Two American teams of researchers, one at the Massachusetts Institute of Technology led by Susumu Tonegawa and a second one under Mark Mayford of the Scripps Research Institute in La Jolla, Calif., exploited this standard test to manipulate the engram for this scary event. Part of the engram is found in the dentate gyrus (DG), a substructure of the hippocampus, in the M.I.T. study, whereas the Scripps study did not specify the location of the engram. Shocking an animal in one context will activate a small subset of DG neurons, around 2 to 4 percent. A different context will be encoded by a separate sparse group of DG cells. The electrical activity in these cells triggers the expression of a small number of so-called immediate early genes.
Both groups used mice that were genetically manipulated so that the increased production of one of these genes within a particular time window triggers a cascade of cellular events that ultimately leaves a permanent molecular tag on the cell that can be made to glow. This labeling allowed the experimentalists to later identify and reactivate the same set of previously firing neurons using either beams of blue light introduced via fiber-optic cable (the M.I.T. group) or delivery of a drug not naturally present in the animal (the Scripps group). These manipulations—deep-brain stimulation on steroids—are made possible by the fantastic marriage of three technologies: pharmacology, optical stimulation and molecular biology [see “Playing the Body Electric,” by Christof Koch; SCIENTIFIC AMERICAN MIND, March/April 2010].
Now I will concentrate on the findings from M.I.T. They had a group of mice explore one particular environment (let's call it A). Later on, bombarding the DG with blue light triggered the minority of neurons that had been active while the rodents were getting used to this context. A few days later the same animals were placed into a new context—cages that looked and smelled different (environment B)—while they were electrically shocked. This robustly activated DG neurons that were furiously encoding anything and everything about this obviously dangerous place so that the mice could avoid it in future. As in all these transgenic mice, the activity molecularly labels these cells for subsequent reactivation.
In the crux of the experiment, the rodents were dropped into the neutral environment A that they had no cause to fear. Indeed, without blue light these animals did not show any freezing. Yet in a beautiful confirmation of the power of optogenetics, when the blue light was turned on, the mice froze! Triggering the neurons that encoded environment B, including its association with the painful shock, induced the memory and made the mice cower in expectation of something bad about to happen. That is, neural circuits in the dentate gyrus of the hippocampus wired up to express an aversive event that happened at B are sufficient to evoke the associated aversive memory, even though the subjects never had experienced anything bad in A. It is an artificial memory—think Total Recall—but to the mice it appeared real enough that they went into their defensive crouch.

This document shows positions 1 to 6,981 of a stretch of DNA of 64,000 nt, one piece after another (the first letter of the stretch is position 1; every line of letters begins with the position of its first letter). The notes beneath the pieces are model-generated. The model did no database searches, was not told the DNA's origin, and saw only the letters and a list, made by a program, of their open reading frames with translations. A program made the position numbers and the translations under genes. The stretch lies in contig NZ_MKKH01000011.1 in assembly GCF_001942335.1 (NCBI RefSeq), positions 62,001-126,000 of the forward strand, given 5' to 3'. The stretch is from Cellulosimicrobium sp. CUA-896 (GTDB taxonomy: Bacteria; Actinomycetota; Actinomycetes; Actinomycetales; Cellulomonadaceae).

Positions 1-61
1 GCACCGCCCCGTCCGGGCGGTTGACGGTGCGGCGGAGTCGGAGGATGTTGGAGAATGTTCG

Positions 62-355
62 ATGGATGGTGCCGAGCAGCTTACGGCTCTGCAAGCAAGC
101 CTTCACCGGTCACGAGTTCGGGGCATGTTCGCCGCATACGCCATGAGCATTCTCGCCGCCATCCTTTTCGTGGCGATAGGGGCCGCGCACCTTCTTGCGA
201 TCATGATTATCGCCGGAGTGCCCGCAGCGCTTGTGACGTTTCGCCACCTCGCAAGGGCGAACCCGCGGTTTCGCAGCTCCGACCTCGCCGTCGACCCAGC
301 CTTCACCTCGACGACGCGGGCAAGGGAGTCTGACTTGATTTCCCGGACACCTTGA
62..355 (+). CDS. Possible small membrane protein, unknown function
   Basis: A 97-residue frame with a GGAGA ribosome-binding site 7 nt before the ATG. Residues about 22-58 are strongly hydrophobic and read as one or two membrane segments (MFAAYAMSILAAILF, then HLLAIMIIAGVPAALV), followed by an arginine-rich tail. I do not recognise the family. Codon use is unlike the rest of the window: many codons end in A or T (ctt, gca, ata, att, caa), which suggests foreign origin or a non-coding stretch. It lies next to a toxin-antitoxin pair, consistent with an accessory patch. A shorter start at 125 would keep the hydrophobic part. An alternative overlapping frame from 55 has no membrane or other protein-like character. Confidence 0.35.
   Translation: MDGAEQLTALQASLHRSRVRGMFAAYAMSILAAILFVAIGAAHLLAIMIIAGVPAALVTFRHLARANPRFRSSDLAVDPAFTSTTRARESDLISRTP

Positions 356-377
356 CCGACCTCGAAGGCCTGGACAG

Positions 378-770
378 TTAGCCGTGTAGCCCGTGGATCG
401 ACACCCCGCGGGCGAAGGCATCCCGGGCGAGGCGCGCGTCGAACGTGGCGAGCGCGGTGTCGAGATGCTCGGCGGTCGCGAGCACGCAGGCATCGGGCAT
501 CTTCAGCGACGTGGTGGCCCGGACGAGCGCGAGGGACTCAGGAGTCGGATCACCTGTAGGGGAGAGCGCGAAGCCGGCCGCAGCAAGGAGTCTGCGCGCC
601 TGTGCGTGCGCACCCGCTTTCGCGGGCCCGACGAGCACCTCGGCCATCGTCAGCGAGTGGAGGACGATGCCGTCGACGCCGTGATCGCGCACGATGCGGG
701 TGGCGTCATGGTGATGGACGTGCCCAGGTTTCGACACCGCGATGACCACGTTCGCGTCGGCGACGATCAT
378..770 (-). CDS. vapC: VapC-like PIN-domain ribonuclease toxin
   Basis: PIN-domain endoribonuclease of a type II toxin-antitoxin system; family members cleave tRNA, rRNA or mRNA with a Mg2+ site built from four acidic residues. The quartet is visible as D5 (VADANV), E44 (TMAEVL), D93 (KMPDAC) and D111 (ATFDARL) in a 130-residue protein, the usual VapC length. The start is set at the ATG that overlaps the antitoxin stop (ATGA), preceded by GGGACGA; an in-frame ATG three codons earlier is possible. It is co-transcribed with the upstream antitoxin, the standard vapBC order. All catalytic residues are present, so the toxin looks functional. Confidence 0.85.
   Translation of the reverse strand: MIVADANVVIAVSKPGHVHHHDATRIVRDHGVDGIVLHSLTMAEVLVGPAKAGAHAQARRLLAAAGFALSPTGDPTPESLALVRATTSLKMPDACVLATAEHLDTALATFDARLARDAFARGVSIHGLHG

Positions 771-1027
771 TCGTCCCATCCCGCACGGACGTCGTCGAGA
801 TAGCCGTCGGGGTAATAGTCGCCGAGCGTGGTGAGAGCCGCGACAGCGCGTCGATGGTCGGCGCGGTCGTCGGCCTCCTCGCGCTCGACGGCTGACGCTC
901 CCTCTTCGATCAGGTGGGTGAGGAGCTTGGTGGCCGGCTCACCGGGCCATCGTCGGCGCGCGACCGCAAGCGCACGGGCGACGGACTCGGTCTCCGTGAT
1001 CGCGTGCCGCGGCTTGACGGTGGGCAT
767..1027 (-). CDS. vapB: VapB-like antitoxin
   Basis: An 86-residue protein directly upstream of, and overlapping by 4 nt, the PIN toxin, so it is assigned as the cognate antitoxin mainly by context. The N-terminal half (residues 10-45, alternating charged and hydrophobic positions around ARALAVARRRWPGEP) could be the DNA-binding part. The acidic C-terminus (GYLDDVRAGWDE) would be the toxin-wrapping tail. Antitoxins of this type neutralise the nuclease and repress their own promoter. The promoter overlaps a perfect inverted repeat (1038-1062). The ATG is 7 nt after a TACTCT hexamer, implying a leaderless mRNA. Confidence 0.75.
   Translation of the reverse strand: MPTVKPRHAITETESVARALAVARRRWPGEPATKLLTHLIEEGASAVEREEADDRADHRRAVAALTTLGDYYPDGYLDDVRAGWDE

This experiment proves that activating on the order of 10,000 interlaced neurons in one very specific region of the brain is sufficient for a specific memory, its engram. Whether these circuits are also necessary for this memory, that is, whether deleting these neurons will remove the memory—shades of Eternal Sunshine of the Spotless Mind—remains to be determined (soon).
Let me end with another evocative quote from a film that routinely tops the list of the best science-fiction movies ever. I leave it to you, esteemed reader, to discover its source. It is a death soliloquy that speaks to the clarity and lucidity of memories, real or false ones:
I've seen things you people wouldn't believe. Attack ships on fire off the shoulder of Orion. I've watched c-beams glitter in the dark near the Tannhäuser Gate. All those moments will be lost in time, like tears in rain. Time to die.